Before contacting publishers writers need to find an agent; one that will be their right match. There are many components to a great story. A compelling character voice, and a unique frame device are a must when choosing that one novel agents need to represent. But what do agents keep in mind when looking for that right novel? Peter Knapp, from the Park Literary Group, is here to talk to us about what makes a novel stand out from others, and how he chooses which story to represent.
What Makes a Great Story is a Great Storyteller
The introduction to Dear Genius: The Letters of Ursula Nordstrom includes a delightful anecdote in which a librarian with the New York Public Library asked Ursula, the famed children’s book editor of E.B. White and Maurice Sendak among others, what qualified her—“a nonlibrarian, nonteacher, nonparent, and noncollege graduate”—to edit children’s books. Ursula’s disarming answer? “Well, I am a former child, and I haven’t forgotten a thing.”
I, too, am a former child! After graduating from college, I spent several years at a film production company with the specific mandate of searching for forthcoming novels that could be adapted into movies. Then, as I do now in my position at a literary agency, I constantly asked myself: What makes a good story? The answer, as it turns out, depends in part on the medium.
One of the most apparent differences between film and the ever-popular first-person narrative found in young adult fiction is the perspective. In film, the camera provides the viewpoint. Audiences see everything that the camera does, even if the protagonist may not. Take Twilight as an example, where the screenwriter took the liberty of stepping out of Bella’s experience in order to show vampire attacks happening in the area, building suspense. The audience is privy to information that Bella is not. Even in scenes with Bella, there may be details lurking in the corner of the screen that the audience is privileged to see before Bella. And Twilight’s cool coloring and soundtrack may help to convey the way Bella is feeling, but they’re not actually part of her experience.
In books, all an author has available are words. In young adult books, it is often the first-person narrator that frames the story. We can only know as much as he or she tells us. Perspective becomes a crucial decision. John Green’s The Fault in Our Stars would’ve been an entirely different book if it were narrated by Augustus Waters. What if Peeta narrated The Hunger Games instead of Katniss? The same events form an entirely different story when someone else takes the storytelling helm. Anyone who has a brother or sister knows as much.
Authors also face the challenge of how they want to frame their story, and finding a unique framing device can add another layer of excitement for the reader. Examples of this include Jay Asher’s Thirteen Reasons Why, told largely through a voice recorded on tapes; Gayle Foreman’s If I Stay, told from the point of view of a girl caught in a coma’s limbo; Daniel Handler’s Why We Broke Up, told as a letter to an ex-boyfriend articulating the importance of various artifacts from their failed high school relationship; and Stephen Chbosky’s Perks of Being a Wallflower, another epistolary novel written to an anonymous recipient. All of these books could be described as reality-grounded contemporary teen fiction (though one could make a career of arguing the genre of If I Stay), but they are elevated by the inventive way in which they’re told.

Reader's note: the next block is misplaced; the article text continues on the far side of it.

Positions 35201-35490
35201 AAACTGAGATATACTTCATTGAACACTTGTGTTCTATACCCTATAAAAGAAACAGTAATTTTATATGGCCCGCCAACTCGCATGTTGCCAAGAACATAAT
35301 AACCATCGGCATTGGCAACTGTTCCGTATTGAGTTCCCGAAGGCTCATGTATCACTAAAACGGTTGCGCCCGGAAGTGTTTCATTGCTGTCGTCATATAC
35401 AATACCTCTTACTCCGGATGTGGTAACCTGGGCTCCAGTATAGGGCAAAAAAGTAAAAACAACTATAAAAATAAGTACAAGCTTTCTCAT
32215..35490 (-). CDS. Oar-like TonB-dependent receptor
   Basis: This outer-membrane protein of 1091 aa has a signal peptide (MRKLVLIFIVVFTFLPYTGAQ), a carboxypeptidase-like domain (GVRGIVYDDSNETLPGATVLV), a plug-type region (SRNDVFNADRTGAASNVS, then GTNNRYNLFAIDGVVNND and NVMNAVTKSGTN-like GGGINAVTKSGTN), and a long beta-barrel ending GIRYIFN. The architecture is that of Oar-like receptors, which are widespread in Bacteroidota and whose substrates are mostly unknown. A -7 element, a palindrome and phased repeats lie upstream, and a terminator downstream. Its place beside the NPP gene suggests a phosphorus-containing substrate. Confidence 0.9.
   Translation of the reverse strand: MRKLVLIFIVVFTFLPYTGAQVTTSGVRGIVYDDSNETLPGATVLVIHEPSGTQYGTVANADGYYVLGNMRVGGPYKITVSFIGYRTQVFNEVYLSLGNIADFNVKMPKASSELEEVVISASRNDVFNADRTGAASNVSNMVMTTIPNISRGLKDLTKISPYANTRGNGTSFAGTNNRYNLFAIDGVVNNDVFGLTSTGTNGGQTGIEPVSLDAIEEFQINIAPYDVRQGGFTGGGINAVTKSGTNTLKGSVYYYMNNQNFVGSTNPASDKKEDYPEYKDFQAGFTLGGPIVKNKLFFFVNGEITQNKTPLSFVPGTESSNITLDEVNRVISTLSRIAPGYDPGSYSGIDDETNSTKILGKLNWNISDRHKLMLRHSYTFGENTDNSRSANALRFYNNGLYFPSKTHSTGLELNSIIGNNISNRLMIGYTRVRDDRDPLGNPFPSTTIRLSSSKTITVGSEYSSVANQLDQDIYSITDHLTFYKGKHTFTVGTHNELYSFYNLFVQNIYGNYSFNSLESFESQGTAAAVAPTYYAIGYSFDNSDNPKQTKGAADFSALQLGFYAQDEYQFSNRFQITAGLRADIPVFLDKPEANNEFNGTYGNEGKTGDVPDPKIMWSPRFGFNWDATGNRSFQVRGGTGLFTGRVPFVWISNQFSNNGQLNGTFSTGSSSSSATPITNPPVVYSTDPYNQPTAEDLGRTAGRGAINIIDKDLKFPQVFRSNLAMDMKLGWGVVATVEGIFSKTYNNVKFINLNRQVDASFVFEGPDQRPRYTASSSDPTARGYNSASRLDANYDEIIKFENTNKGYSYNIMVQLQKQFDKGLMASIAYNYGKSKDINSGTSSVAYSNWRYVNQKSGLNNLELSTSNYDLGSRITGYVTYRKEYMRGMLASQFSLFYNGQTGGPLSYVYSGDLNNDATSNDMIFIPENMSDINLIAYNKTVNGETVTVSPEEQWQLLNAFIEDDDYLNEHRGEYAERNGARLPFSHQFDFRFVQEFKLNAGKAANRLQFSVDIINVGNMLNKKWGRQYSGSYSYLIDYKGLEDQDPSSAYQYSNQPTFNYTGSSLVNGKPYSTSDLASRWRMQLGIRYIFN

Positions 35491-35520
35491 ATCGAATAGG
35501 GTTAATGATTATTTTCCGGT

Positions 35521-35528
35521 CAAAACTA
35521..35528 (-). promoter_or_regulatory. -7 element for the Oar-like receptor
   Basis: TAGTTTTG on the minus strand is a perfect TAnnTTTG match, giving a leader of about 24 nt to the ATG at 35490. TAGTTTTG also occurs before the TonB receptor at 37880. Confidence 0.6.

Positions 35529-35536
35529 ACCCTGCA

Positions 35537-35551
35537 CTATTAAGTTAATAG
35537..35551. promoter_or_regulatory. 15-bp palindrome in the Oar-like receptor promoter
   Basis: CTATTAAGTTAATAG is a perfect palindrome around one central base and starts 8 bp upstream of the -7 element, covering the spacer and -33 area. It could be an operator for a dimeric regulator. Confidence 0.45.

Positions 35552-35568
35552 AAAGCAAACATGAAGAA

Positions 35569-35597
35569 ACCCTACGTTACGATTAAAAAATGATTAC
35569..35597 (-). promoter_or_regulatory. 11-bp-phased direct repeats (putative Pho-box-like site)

Of course, it doesn’t take a clever narrative device to make a great young adult novel. Great stories—for any age—require complex characters, fast pacing and that untouchable quality in the voice that makes a story deeply personal, and by turn, incredibly urgent. The best books force us to guess what will happen next, because we can’t stand not knowing, and then surprise us not just with what happens, but how it happens. My favorites always leave me feeling like a protective older brother, ready to ward off any further danger that may come the narrator’s way.
When avid readers hear their favorite novel is being adapted into a movie, a similar protective instinct kicks in. We do not necessarily want to see our favorite book being hacked to pieces and reassembled by Hollywood like some Frankenstein creation. But it is important to remember that a movie adaptation of a book is its own telling. Filmmaking has its own agenda and its own language, and while it may not always perfectly align with the book’s, that does not mean it is without merit. And boy is it ever an exciting time for young adult books! With Harry Potter behind us, the Twilight films coming to a close this fall, and the first film from The Hunger Games opening this month, it is hard not to feel enthusiastic about the state of YA book adaptations.
So, what’s going to be the next great story? In a letter to Natalie Savage Carlson, replying to a question about what the author should work on next, Ursula Nordstrom insists that editors (and I will extend this to agents) do not have the absolute authority to tell authors what to write, saying, “I never want to forget that if Lewis Carroll had asked me whether or not he should bother writing about a little girl named Alice who fell asleep and dreamed that she had a lot of adventures down a rabbit hole, it would not have sounded awfully tempting to any editor.” While individuals may have specific tastes, one thing is always true: What makes a great story is a great storyteller.
Peter joined the Park Literary Group, a literary agency located in downtown Manhattan, in July 2011. Previously, he served as a story editor and literary consultant at Floren Shieh Productions, where he scouted literary properties for production companies and film studios to adapt into feature films and TV series. He is a graduate of New York University and currently lives in Brooklyn.